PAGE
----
Wishing for world peace is so passé; nowadays Miss Universe can be found blogging about Guantanamo Bay.
"I didn't want to leave, it was such a relaxing place, so calm and beautiful," Dayana Mendoza gushed at the end of a five-day trip. It may not be a sentiment that Binyam Mohamed would share about his time at the US base in Cuba, but then he wasn't buying souvenir necklaces to take home at the end of his four years of incarceration.
Ms Mendoza, a Venezuelan model, was crowned Miss Universe last summer. Since then, she has clocked up stops in Indonesia, Spain, the Bahamas and Puerto Rico. "This week, Guantanamo!!!" she trumpeted on her blog.
Her visit to the base was designed as a morale-boosting treat for troops. "The first thing we did was attend a big lunch and then we visited one of the bars they have in the base. We talked about Gitmo and what it was like living there," wrote Ms Mendoza.
Other highlights included meeting the military dogs – who "did a very nice demonstration of their skills" – and a first-hand look at the detainee camps with their orange jump-suited inmates. "We saw the jails, where they shower, how they recreate themselves with movies, classes of art, books," she said. "It was very interesting."
For Cori Crider, who has represented more than 40 current and former Guantanamo prisoners, the Miss Universe visit was simply the "latest surreal chapter" in the history of the prison. The human rights lawyer, who works for Reprieve, had just finished visiting an inmate, who had been shackled to the floor, and was driving back to her office when she saw a large crowd of jostling soldiers.
"At the centre of the uniform swarm was a shock of glossy hair and a brightly patterned top that looked more like one you'd wear on beach holiday, her hip was out, her arm around a Marine," said Ms Crider. "It's obviously tempting to blame her for posing for a photo a stone's throw away from the isolation camps, but people don't think. They miss human suffering going on right under their nose."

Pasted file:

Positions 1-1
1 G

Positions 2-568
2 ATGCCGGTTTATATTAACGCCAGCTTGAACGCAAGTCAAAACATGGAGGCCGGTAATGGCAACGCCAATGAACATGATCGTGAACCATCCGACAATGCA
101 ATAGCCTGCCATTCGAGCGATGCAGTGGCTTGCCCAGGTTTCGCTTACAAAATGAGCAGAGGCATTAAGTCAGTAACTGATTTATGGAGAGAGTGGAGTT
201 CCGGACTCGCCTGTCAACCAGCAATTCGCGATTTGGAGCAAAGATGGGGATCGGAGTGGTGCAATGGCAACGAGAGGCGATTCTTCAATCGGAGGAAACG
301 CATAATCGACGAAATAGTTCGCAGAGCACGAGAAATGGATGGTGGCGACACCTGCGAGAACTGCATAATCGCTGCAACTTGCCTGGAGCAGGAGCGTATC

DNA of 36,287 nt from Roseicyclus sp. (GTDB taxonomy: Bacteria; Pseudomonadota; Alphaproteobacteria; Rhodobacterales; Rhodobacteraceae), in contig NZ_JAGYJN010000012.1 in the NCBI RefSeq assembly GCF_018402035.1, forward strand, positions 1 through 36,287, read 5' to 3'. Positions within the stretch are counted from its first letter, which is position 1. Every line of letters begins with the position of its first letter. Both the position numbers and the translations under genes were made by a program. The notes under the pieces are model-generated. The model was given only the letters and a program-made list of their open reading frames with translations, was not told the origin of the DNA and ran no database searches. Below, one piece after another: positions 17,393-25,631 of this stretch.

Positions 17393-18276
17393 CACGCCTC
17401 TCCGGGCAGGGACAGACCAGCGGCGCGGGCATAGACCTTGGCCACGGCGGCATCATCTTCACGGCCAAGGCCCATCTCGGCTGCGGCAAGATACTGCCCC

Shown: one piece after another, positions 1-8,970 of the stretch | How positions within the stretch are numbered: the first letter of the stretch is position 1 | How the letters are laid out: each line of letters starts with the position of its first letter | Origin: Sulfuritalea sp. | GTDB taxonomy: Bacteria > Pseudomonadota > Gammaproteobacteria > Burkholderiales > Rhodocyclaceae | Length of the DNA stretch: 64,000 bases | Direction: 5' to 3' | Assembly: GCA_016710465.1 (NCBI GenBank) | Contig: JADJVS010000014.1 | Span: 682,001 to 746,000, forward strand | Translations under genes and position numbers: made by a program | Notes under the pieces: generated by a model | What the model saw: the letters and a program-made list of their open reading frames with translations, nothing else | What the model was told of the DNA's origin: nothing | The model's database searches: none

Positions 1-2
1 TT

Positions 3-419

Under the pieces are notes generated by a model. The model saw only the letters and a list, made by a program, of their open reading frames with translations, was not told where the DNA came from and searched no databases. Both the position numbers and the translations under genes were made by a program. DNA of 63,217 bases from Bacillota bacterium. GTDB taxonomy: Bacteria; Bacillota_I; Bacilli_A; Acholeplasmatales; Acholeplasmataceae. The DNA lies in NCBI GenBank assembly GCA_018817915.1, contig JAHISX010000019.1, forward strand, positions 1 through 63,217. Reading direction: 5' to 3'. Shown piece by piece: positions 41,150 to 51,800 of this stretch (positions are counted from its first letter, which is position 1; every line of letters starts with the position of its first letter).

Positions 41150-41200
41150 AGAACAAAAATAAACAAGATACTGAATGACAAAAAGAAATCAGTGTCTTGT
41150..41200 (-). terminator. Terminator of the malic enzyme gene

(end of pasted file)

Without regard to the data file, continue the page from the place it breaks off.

Other human rights analysts expressed a certain amount of sympathy for the US troops, noting that Guantanamo is a tough assignment.
However, one person who is likely to be unimpressed with Ms Mendoza's visit is the Venezuelan President Hugo Chavez. He called to congratulate the Caracas-born model when she won the Miss Universe crown last July, but as an anti-US Cuba ally, he would certainly not approve of her fraternising with US soldiers at Guantanamo Bay.
Earlier this year Mr Chavez urged Barack Obama to not only make good on his pledge to close the prison there within 12 months, but to also return the land to Cuba. The US took possession of the south-eastern corner of the island under a lease established after the 1898 Spanish-American War, and later agreed to rent the land in perpetuity for an annual fee. However, since 1960, Cuba's government has refused to cash the cheques. Ms Mendoza skates over this, noting she had seen "the division of Gitmo and Cuba" and that the Marines "informed us with a little bit of history".
Instead she devotes her energies to the sparkling water in the bay and the beach. "The water... is soooo beautiful! We went to the glass beach, and realised the name of it comes from the little pieces of broken glass from hundreds of years ago. It is pretty to see all the colours shining with the sun."
Miss Universe's final encounter was with a jewellery maker. "I bought a necklace from her that will remind me of Guantanamo Bay."